Valerian Root: Benefits and Side Effects Of This Natural Sleep Aid!
What is Valerian Root?
Valerian is a perennial plant that has been used as an herbal remedy since the time of the Ancient Greeks, who used it to treat digestive problems. The herb grows in damp areas throughout the Americas, Europe and northern Asia.
Valerian root has been used for centuries to treat nervous system disorders, and it is commonly used as a sleep aid as well.
Valerian root extracts contain a number of biologically active compounds, including valerenic acid and various valepotriates. These components are thought to be responsible for the extract’s sedative effects, although this has not been conclusively proven.
Valerian Root and Insomnia
A number of studies have shown that Valerian root extract can improve sleep quality and reduce insomnia, although methodological issues make it difficult to draw firm conclusions about its efficacy.
It also has mild tranquilizing effects that may be useful for relieving anxiety.
In contrast to prescription sleeping pills and anti-anxiety medications, Valerian root has few side effects.
Users often report deeper/faster sleep without the grogginess associated with prescription medications.
Valerian root is available in capsules, tablets, tinctures, and liquid extracts.
Valerian Combined with Hops
Limited research suggests that Valerian + hops may be more effective than Valerian alone.
Quality may be an issue with some Valerian root supplements.
The studies I reviewed used anywhere from 450 mg – 900 mg of valerian prior to bedtime.
If you’re going to try valerian, make sure you’re getting a minimum of 450 mg per dose (although slightly lower doses are acceptable if its combined with hops or other natural remedies that reduce insomnia).
Does Valerian Root have any Side Effects?
Valerian root can act as a diuretic, so people who tend to wake during the night to urinate may not find it effective as a sleep aid.
If this is you, try experimenting with ZMA – which is usually advertised as a sports performance supplement but may help with sleep – or other natural alternatives, like passion flower, reviewed here.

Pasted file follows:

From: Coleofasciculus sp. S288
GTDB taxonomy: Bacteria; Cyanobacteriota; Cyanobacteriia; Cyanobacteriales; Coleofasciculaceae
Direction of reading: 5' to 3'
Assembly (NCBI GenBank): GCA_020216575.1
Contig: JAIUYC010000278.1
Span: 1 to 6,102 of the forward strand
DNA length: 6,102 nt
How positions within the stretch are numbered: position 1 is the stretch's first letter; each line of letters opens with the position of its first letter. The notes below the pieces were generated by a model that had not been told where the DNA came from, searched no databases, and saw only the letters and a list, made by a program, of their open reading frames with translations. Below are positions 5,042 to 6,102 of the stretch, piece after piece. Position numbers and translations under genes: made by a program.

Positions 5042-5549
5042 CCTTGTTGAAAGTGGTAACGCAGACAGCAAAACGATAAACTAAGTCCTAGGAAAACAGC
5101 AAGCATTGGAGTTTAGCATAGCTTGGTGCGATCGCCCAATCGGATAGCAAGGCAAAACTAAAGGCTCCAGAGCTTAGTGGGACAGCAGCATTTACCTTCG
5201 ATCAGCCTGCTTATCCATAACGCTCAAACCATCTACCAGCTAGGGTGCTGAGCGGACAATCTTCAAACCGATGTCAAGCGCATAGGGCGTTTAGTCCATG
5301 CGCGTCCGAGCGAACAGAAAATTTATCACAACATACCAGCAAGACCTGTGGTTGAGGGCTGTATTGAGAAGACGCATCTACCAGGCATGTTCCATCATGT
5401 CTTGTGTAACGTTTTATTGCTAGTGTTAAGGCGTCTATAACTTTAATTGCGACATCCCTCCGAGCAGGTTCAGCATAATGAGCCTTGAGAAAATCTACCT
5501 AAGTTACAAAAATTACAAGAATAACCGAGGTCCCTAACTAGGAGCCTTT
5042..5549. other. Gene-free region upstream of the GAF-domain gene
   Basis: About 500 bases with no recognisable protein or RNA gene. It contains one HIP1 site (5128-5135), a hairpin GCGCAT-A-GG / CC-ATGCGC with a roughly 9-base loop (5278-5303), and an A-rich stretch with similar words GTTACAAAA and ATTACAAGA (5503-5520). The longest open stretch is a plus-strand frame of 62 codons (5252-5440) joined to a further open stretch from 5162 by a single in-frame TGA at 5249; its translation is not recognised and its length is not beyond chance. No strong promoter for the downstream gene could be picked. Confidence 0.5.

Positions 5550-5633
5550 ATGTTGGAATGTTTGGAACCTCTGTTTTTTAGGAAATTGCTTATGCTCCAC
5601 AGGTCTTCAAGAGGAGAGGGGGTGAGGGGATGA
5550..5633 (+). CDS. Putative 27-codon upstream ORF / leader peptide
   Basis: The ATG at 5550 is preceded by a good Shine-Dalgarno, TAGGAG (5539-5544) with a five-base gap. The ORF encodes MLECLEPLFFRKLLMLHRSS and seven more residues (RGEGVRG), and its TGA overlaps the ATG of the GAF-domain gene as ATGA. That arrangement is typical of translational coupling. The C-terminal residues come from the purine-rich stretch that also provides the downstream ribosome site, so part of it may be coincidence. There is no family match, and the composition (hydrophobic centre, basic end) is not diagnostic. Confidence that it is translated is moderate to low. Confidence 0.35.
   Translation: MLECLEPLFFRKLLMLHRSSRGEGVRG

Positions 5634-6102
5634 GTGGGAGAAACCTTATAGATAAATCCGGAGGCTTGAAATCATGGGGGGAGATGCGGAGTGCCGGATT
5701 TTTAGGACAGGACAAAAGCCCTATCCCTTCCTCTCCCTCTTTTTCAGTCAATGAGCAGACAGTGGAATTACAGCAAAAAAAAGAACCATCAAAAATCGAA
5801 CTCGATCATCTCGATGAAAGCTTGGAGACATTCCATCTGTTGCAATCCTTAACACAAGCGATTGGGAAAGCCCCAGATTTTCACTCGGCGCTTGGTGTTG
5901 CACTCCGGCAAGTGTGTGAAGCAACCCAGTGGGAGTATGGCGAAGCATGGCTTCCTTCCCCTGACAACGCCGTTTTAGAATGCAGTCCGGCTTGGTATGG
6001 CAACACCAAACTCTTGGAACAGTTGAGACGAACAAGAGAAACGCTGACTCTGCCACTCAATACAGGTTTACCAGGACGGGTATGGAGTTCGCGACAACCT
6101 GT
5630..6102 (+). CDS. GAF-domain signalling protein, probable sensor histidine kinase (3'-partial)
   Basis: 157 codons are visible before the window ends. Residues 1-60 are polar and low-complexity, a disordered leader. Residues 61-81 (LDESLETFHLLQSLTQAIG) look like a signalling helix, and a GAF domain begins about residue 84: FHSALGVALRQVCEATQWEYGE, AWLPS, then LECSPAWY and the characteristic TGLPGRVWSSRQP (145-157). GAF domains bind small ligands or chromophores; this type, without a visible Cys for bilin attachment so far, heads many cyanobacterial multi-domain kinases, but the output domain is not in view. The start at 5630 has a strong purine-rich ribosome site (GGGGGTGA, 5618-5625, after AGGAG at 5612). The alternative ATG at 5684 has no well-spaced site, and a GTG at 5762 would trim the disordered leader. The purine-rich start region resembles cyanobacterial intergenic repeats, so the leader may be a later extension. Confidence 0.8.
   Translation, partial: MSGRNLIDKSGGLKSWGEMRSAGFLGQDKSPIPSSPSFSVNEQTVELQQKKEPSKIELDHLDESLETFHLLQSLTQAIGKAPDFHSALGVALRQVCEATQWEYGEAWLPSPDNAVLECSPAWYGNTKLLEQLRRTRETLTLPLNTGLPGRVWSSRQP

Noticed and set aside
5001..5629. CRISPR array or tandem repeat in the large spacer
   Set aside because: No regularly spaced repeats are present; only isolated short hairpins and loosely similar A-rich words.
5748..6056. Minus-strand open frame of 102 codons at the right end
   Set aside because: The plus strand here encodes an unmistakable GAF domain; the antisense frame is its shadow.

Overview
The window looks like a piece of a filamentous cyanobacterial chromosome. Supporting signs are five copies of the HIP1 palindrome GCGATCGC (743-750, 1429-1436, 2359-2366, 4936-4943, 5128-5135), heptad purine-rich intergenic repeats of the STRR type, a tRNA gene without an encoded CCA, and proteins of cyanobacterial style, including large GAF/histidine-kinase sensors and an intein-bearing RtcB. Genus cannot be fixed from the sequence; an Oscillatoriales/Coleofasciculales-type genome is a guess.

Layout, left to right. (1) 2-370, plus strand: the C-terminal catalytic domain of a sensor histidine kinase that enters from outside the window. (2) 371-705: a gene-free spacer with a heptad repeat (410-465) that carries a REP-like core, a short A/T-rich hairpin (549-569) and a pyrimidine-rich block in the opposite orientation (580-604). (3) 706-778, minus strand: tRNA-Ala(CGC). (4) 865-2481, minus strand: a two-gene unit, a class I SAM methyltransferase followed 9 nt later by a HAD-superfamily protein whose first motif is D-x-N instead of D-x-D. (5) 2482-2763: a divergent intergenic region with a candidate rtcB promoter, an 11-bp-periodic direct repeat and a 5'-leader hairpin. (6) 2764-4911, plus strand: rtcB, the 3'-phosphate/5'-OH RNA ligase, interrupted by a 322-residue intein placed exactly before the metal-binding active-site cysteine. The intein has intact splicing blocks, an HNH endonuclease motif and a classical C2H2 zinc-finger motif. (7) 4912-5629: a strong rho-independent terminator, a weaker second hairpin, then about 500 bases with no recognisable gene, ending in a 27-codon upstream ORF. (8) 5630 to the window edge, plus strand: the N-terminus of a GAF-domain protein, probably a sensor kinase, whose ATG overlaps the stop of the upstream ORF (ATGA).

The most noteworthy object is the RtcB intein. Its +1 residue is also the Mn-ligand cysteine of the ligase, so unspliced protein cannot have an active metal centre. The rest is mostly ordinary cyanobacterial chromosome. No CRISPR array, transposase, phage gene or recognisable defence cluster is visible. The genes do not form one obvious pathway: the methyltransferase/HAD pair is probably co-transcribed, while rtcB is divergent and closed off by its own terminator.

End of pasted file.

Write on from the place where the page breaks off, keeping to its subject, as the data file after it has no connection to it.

Other adverse effects are rare.
Clinical trials have reported occasional symptoms such as dizziness, headache or gastrointestinal distress, although the frequency was similar to placebo.
Nonetheless, Valerian should not be taken by pregnant/nursing women or very young children, as its safety has not been fully evaluated.
In addition, Valerian should not be taken with alcohol.
Valerian root should be used conservatively to treat symptoms of anxiety and insomnia, and it should not be discontinued suddenly. Because of possible negative interaction with barbiturates and benzodiazepines such as Ativan, Valium, and Xanax, people taking these medications should not use Valerian root.
Where to Buy?
If you decide to experiment with Valerian, there are a lot of options.
You can go for a product that contains valerian root as a part of a more intensive formulation, and is designed specifically to promote deep sleep and improved sleep patterns.
Neuro-Natural Sleep, pictured on the left, contains both hops and passionflower extract, making more potent than valerian on its own (I discussed the benefits of combining this natural sleep aid with hops earlier in this article).
If you’re on a tight budget, don’t worry… there are options for you as well.
For example, my favorite online retailer for natural products, iHerb.com, sells a 3-month supply of the Now Brand product for around $12.00, or $4/month.
For just a little more money, you can grab a 45-day supply of Now Food’s Botanical Sleep blend, which combines valerian, hops, passion flower and GABA.
Your Feedback, Reviews and Testimonials?
Have you used valerian, either on its own or in combination with other natural sleep and anxiety supplements?
Care to share your experience?
We’d love to hear from you!
Just scroll down and leave your comments below!